The trade war between China and the US is providing an opportunity for other countries to capitalise on various industries. Seeking this chance as a time to flourish the exports and reduce the burden of imports, the Indian government has laid out plans to offer incentives to 324 companies including US-based automotive and energy giant, Tesla and UK-based pharmaceutical major GlaxoSmithKline (GSK) to set up manufacturing units.
According to an ET report, the government is also proposing to provide land to global manufacturing companies to set up their plants in India.
The draft document framed by the department for the promotion of industry and internal trade and Invest India, investment promotion and facilitation agency, also proposes to offer resources such as power, water and road access to these manufacturing companies.
Besides Tesla and GSK, the government is also planning to invite US-based pharmaceutical company Eli Lilly & Co, South Korea based Hanwha Chemical Corp, and Taiwan-based electronics manufacturer Hon Hai Precision Industry Co, which is also known as Foxconn Technology Group.
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Will India Gain From The Trade War?
In the past, South-Asian countries such as Vietnam and Malaysia have benefited from long-standing trade war between two global giants. In India, rigid land acquisition rules and labour norms have led investors to make a distance from the country and turn towards its alternatives.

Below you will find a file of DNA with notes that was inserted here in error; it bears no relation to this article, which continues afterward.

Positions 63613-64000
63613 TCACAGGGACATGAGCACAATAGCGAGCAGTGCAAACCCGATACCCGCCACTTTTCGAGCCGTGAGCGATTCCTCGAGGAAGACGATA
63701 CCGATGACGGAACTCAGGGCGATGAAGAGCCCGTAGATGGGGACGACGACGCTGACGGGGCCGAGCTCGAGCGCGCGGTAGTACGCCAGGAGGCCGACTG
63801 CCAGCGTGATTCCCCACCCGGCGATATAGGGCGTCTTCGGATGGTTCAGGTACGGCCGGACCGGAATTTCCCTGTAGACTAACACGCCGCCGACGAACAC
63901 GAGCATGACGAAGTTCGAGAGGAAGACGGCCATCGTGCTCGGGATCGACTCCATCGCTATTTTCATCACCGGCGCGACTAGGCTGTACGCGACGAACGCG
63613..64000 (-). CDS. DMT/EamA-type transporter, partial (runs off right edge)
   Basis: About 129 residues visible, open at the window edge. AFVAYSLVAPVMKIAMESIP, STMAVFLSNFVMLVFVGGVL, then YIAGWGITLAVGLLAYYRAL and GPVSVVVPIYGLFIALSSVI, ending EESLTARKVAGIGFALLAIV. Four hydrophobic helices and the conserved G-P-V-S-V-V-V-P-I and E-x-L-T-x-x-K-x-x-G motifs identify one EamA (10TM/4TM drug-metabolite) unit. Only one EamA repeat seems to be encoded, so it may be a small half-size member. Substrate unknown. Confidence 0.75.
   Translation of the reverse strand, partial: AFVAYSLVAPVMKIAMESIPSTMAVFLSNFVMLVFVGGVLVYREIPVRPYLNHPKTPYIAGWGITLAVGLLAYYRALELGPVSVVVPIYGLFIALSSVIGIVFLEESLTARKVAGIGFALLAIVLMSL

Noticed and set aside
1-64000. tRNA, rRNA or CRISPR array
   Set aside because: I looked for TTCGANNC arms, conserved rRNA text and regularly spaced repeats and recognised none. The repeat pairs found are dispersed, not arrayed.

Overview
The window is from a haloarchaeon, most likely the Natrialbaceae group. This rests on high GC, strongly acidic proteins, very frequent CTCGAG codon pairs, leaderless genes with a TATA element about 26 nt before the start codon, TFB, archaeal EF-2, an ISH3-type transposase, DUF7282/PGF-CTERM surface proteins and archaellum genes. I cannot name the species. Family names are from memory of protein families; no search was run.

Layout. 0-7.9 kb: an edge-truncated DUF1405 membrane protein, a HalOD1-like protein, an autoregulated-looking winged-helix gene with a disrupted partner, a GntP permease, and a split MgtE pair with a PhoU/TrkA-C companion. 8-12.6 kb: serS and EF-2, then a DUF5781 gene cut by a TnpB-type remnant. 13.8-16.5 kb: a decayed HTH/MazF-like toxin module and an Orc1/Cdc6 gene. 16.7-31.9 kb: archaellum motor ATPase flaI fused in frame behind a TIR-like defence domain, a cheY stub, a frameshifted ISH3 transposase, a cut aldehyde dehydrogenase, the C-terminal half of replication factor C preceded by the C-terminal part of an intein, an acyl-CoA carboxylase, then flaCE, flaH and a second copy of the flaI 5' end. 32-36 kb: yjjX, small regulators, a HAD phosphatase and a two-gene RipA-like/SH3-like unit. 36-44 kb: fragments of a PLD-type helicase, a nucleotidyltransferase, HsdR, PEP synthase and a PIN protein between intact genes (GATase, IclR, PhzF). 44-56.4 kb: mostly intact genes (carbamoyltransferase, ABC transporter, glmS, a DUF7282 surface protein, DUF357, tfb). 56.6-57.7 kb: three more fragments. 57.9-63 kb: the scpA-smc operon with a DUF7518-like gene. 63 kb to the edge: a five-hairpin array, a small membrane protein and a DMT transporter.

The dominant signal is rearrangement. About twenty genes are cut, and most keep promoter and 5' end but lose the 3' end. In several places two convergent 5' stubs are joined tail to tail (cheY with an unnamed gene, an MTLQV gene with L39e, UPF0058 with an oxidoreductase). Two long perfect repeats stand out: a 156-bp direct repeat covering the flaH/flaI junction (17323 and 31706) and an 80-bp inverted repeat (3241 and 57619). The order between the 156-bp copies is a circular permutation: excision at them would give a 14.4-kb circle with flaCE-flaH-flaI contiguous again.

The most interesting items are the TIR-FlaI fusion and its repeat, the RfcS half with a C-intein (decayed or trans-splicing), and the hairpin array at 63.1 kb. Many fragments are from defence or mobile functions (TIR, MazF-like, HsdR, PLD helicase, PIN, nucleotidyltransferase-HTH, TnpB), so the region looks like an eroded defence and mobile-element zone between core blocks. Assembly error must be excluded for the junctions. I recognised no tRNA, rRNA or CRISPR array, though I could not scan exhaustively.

However, the government is expecting that with the DPIIT’s drafted proposal the existing red tape in its departments, ministries and other bodies might come to an end. Moreover, the layout is also expected to work towards Prime Minister Narendra Modi’s ambitious goal of taking India’s GDP to $5 Tn by 2025 and support his Make In India programme.
Since 2017, India has jumped to 37 spots in the World Bank’s ranking for ease of doing business. However, the country still stands at 63rd rank and even lags behind Rwanada, Kenya, among others.
Currently, In India, if an investor has to set up a manufacturing unit, it needs to negotiate the land on its own, which sometimes becomes problematic and time-consuming even for a small piece of area.
However, the DPIIT’s draft proposes for the creation of areas that can accommodate ready-to-move-in industrial clusters and might solve the issue of acquiring land faced by foreign investors. Additionally, the draft also plans to offer investment and geographic-dependent incentives and rationalise the anti-dumping duties.
Interestingly, the proposed incentives will be provided by the government for plug-in and hybrid vehicles, fuel efficiency and carbon taxation. Moreover, the draft has also taken care of the electronics and telecom sector as it proposed to solve issues like flexible employment, manufacturing-related incentives linked to investments and value addition.
The media report added that currently, the draft is in the courts of Prime Minister’s Office and is waiting for its confirmation to go ahead with it.